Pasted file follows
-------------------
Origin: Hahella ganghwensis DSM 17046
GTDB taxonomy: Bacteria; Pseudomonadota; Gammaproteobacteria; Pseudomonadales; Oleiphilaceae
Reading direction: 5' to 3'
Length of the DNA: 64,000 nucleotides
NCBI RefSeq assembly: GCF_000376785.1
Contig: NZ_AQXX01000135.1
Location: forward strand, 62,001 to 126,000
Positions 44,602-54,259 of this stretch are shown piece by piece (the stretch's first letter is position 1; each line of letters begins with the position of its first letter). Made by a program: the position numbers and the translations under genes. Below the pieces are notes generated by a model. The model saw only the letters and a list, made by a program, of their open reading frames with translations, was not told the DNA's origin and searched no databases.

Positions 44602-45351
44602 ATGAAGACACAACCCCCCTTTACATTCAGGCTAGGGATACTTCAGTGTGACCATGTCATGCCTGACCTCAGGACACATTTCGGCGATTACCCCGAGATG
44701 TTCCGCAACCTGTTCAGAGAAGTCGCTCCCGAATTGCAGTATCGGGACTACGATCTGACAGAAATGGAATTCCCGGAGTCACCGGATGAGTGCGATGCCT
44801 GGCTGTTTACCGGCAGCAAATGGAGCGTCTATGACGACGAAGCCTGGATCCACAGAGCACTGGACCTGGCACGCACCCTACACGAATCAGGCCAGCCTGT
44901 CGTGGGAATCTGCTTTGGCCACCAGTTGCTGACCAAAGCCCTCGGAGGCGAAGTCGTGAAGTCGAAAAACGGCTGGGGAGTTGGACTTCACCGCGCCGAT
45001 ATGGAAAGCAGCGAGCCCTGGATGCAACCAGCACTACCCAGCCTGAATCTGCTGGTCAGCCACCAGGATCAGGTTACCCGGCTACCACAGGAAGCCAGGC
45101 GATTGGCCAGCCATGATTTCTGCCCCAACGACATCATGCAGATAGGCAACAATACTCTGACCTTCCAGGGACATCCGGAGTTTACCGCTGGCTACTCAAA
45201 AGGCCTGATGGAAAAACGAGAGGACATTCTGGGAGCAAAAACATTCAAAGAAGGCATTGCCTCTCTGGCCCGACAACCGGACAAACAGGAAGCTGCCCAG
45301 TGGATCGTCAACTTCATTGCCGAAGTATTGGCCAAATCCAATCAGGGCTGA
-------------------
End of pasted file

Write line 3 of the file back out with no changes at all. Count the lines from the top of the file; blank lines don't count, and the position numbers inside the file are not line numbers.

Reading direction: 5' to 3'